The parents sued for wrongful death but a trial court dismissed their claims, finding the “cryopreserved, in vitro embryos involved in this case do not fit within the definition of a ‘person’ or ‘child,’” according to the ruling.

But in a stunning reversal last week, the state Supreme Court disagreed, noting “extrauterine children” – or, unborn children “located outside of a biological uterus at the time they are killed” – are children, and they are covered under the state’s Wrongful Death of a Minor law.

Though the court’s decision does not prohibit IVF, it’s the first known case in which a US court says frozen embryos are human beings, and that could have profound impacts on how the fertility industry in Alabama operates, critics warned.

They say it could send liability costs skyrocketing, making fertility treatment prices prohibitive for many families; it could discourage medical providers from performing infertility treatments in fear of being held liable each time an embryo does not turn into a successful pregnancy; and it could mean parents will now be forced to pay for lifelong storage fees of embryos they will never be allowed to discard, even if they don’t want any more children.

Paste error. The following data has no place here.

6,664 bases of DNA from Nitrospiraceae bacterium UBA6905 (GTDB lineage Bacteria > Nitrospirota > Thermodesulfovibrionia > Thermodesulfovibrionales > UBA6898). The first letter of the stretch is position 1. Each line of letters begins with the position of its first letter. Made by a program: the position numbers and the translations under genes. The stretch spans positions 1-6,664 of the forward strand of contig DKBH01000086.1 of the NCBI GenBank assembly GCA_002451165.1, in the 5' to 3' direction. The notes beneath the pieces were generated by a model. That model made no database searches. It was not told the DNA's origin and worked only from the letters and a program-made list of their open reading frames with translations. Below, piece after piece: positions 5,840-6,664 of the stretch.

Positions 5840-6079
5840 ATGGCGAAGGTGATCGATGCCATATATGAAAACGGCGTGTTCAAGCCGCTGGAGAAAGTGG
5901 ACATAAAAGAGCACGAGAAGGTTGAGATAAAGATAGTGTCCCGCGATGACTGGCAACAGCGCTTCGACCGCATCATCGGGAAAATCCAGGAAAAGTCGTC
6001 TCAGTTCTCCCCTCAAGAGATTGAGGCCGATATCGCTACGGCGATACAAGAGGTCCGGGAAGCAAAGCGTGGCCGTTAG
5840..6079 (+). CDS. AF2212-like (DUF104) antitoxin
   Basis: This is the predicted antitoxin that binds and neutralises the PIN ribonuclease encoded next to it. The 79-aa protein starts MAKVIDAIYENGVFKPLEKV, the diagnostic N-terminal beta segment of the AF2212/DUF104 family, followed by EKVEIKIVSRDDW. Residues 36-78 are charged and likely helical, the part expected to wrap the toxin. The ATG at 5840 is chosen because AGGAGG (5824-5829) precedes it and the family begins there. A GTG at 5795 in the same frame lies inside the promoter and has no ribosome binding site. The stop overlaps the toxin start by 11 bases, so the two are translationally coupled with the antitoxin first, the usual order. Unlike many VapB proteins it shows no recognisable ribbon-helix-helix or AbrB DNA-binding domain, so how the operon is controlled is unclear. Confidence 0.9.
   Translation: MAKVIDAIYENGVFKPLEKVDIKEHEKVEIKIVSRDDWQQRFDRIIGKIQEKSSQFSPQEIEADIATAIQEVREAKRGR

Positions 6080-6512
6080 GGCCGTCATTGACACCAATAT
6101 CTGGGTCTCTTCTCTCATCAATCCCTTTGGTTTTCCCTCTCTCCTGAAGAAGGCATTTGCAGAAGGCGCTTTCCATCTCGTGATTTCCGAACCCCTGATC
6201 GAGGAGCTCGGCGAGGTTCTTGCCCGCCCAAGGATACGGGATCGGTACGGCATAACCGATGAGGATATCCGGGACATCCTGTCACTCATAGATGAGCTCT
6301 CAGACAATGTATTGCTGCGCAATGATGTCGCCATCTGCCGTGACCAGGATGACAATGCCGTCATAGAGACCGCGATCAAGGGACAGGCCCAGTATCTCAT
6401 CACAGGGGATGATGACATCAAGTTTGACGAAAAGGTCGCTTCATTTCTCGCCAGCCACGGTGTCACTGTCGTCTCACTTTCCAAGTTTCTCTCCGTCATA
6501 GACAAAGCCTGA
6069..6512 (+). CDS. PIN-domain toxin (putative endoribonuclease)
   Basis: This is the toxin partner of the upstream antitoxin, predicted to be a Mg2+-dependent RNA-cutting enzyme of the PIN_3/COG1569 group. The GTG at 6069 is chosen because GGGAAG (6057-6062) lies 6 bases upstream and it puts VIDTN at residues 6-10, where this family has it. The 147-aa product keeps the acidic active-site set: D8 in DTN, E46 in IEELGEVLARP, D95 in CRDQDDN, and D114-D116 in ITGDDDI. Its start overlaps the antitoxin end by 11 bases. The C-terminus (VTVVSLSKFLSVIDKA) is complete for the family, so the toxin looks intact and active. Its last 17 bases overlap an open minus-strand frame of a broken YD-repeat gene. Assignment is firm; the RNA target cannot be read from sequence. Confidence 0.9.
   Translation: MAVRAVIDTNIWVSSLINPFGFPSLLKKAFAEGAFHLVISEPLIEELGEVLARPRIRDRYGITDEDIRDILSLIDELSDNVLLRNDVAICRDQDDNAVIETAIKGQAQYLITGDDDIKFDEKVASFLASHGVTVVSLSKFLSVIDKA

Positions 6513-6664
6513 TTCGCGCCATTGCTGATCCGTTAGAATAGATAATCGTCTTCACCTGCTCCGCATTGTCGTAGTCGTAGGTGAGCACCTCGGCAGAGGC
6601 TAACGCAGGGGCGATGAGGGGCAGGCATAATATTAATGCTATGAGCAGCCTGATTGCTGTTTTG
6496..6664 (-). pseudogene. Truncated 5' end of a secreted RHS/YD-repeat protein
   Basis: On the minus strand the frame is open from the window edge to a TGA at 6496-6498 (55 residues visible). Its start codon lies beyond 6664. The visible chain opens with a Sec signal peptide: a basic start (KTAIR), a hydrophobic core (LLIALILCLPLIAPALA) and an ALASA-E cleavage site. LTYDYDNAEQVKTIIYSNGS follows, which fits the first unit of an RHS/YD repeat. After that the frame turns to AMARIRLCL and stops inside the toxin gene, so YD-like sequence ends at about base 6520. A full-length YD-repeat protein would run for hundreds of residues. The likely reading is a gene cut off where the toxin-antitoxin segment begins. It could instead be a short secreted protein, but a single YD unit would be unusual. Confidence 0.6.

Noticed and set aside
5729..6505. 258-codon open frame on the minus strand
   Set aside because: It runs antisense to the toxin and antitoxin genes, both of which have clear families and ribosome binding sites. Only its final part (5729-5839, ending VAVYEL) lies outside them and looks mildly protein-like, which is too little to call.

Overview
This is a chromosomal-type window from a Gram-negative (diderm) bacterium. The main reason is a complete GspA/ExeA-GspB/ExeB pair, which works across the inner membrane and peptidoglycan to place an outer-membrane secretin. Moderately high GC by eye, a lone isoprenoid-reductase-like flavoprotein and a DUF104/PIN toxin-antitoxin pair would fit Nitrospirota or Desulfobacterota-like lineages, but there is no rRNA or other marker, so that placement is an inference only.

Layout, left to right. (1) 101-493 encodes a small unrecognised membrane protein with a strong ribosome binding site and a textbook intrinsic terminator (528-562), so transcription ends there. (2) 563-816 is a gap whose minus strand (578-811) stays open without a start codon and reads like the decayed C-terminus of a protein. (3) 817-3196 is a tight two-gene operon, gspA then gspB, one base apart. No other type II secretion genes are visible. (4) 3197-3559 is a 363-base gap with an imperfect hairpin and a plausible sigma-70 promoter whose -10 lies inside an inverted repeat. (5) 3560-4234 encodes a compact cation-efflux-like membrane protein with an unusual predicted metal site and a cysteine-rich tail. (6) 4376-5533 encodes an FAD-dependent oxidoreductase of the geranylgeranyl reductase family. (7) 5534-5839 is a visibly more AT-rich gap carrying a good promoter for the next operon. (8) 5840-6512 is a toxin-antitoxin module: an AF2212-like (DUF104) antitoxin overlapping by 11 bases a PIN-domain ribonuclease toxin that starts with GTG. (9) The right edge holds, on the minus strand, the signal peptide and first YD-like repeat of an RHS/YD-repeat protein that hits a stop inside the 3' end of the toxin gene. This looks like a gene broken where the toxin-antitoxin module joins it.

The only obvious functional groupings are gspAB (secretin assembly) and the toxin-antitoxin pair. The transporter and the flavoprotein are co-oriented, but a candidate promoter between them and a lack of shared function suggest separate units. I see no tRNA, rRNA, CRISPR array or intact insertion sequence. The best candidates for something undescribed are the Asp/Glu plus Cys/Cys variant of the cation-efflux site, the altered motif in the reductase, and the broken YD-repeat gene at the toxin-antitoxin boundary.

“No rational medical provider would continue to provide services for creating and maintaining frozen embryos knowing that they must continue to maintain such frozen embryos forever or risk the penalty of a Wrongful Death Act claim,” Alabama Supreme Court Justice Greg Cook wrote in the sole full dissenting opinion.

“There is no doubt that there are many Alabama citizens praying to be parents who will no longer have that opportunity,” he added.

What the court’s ruling says